(Part Six of Seven)
As we send our grown children off to college or into the world, one of two things happens:
1. Either you continue to ride your adult children, doling out advice, exerting control, and parenting just as before, delaying their emotional maturation while becoming a Parenemy.
2. OR you can become their Frienarent, which is a trusted friend whom they come to for advice, love, care, direction, and support.
Option one: Parenemy (Parent Enemy) – When you parent and treat your adult child as you always have, it can cause conflict, rebellion, ignoring, avoiding, and separation. We must ourselves be willing to bend, change and grow the way we interact with them. Our kids are desperate for independence, (even when they tell us they want to live at home). When we dictate to them in the old way, we are not holding them as mature and capable, which is exactly what we want them to be. By exerting control, we are ultimately pushing them away and eroding their self-esteem. They could begin to feel incompetent or believe their newfound perspective has no merit. They could become resentful and angry. And if we think we’re freaking out about the whole separation thing, imagine what’s happening inside of them.
We love them so much and want to protect them from any adversity, such that our anxiety, shows up as ‘still parenting’. And yet, life will take its toll on them anyway, no matter how much adult parenting we do. Even if we clamp down and hover, they will still make decisions they’ll have to learn from, still get themselves into awkward situations, and still mangle things that could have been easy. So how much better for us to be standing by when a situation arises, to be their person for advice, comfort and a shoulder.
A friend’s daughter went away to college. If she wanted to leave campus, to go home with her roommate or such, she had to call home and get permission. If her dad said no, she could not go. I asked my friend his thoughts behind this type of intense continued parenting of a legal adult, old enough to live on her own.
He said, “What if something happens to her, and besides, as long as we pay the bill we are in control.” After graduation, his daughter broke for independence all right, she no longer speaks to him.
Our best chance at influencing them now is by maintaining a real relationship, because technically they are not required to have any relationship with us at all. (Unless you are holding money or tuition over their head, which is not a good idea, and a topic for another day. And don’t even get me started on requiring them to call you every Sunday.) If we are operating in the same manner of parenting as when they were a child, we will likely begin to notice they become more distant and less available. When real trouble does arise we will not be the one they turn to in the beginning, possibly heading things off, we will be the one they turn to only as a last resort when disaster has fully set in.
Option Two: Frienarent (Friend Parent)– In this scenario you become their adult friend. You allow for their own decisions, mistakes, and triumphs, and just like we do with our own friends, support them and help when they need it, and not before.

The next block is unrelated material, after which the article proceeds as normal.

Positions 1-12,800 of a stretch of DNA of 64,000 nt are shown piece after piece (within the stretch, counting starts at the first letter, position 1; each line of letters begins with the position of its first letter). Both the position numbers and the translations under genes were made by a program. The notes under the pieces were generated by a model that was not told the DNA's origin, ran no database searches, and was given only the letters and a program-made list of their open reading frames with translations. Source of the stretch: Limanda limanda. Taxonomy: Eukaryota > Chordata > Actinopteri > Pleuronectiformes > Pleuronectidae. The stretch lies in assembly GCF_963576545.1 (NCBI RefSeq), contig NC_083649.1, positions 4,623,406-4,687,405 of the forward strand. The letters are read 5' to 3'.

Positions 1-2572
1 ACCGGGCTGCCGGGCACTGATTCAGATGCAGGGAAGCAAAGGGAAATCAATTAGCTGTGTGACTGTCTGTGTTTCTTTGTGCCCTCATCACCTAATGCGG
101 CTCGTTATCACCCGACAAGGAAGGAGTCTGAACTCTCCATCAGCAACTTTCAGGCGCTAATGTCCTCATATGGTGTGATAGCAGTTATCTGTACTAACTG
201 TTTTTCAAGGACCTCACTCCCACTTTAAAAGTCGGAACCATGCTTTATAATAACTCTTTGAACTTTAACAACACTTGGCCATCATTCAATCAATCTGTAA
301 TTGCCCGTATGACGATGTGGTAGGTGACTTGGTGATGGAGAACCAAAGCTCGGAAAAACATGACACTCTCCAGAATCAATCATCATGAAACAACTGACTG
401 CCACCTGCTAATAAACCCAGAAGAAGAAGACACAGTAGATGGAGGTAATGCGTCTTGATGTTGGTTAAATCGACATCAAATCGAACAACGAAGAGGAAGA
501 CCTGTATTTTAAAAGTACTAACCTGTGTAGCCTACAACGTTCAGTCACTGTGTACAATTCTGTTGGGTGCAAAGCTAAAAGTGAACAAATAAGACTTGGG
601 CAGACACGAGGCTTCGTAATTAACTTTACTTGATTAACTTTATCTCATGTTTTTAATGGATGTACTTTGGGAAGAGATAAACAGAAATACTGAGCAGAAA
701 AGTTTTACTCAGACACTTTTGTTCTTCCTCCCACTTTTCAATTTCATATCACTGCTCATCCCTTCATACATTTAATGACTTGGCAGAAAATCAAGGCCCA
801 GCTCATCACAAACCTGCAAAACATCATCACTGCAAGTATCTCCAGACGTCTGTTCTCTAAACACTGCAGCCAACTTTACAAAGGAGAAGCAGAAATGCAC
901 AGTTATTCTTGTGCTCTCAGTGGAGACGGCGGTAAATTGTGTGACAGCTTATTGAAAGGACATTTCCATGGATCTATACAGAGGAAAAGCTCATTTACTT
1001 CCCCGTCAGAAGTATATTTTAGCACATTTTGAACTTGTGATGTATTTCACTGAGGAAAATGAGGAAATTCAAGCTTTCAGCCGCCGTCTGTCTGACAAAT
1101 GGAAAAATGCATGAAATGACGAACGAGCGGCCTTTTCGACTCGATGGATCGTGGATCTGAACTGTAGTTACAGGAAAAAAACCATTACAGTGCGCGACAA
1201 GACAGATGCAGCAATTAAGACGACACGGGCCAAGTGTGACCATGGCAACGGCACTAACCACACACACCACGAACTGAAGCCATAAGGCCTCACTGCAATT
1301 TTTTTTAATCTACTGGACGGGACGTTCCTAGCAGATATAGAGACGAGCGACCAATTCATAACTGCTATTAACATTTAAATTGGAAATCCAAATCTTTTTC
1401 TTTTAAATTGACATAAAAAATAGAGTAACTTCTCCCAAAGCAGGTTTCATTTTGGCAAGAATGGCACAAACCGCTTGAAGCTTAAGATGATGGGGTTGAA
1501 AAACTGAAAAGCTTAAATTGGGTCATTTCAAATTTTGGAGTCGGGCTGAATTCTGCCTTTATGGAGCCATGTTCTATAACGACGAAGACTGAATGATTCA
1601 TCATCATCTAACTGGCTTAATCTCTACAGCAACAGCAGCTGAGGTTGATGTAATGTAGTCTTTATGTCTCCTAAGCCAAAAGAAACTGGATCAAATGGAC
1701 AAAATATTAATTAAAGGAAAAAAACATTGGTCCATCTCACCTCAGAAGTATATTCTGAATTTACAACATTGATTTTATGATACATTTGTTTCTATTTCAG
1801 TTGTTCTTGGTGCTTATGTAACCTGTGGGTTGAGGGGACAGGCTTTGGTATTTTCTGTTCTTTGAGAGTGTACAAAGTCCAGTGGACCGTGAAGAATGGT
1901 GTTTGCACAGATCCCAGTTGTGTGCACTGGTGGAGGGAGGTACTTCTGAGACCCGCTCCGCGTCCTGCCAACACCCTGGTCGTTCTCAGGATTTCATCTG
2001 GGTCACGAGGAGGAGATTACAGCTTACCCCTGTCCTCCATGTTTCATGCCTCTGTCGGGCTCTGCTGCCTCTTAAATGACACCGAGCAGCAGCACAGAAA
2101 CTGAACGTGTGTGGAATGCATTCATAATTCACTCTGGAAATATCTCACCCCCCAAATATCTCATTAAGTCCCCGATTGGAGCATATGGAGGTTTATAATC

The goal is to foster a mature and mutual respect. This is accomplished by listening, not getting upset before you’ve heard the whole story, by not judging, jumping to conclusions or making all kinds of assumptions. We need to sit on our hands, clamp down our teeth, and listen fully. Understand that your child’s world will be expanded and they may surprise you with a new thought, behavior, or way of being. Don’t harp on the old stories of the past and how they’ve always operated before, rather allow for, and look for the new. Highlight any small growth you experience in them. They are hungry for praise and acknowledgement of any sort as they navigate this big scary world.
Speaking of hungry, invite them over or to go out for food. They will most likely accept because it involves food, free food, or a home cooked meal. (which they will have a new appreciation for) This gives you time together to hear what is happening with their life in a non-threatening, level-playing-field way. Come to the meal with no agenda other than to catch up and grow your new relationship.
And here is a truth that I know is the nature of every human being: When we want advice we go to the oldest person that we know who will truly listen to us. For some young people the only person who truly listens to them is a peer, so they get inexperienced peer advice. Be their person. Be the one who listens without judgment, without head shaking, eye rolling or interrupting. Genuinely hear them. As their Frienarent they are more likely to bring you their concerns, and you will end up having more influence and impact than if you forced your continued parenting on them.
If you’ve done it right and accomplished a close adult relationship, you will hear so much about their life that it will likely turn into TMI – Too Much Information. You will hear much more about their personal life than you ever wanted to know. Ha! Rejoice.
Becoming a Freinarent also creates space and freedom for you as well. You can live each day with less worry, because you’ll know that if they truly have a problem they will come to you, possibly even first. This frees you up to pursue your own dreams, desires and goals. So lets talk about that. Coming in the next Blog : Empty Nest: What’s in Your Next Season?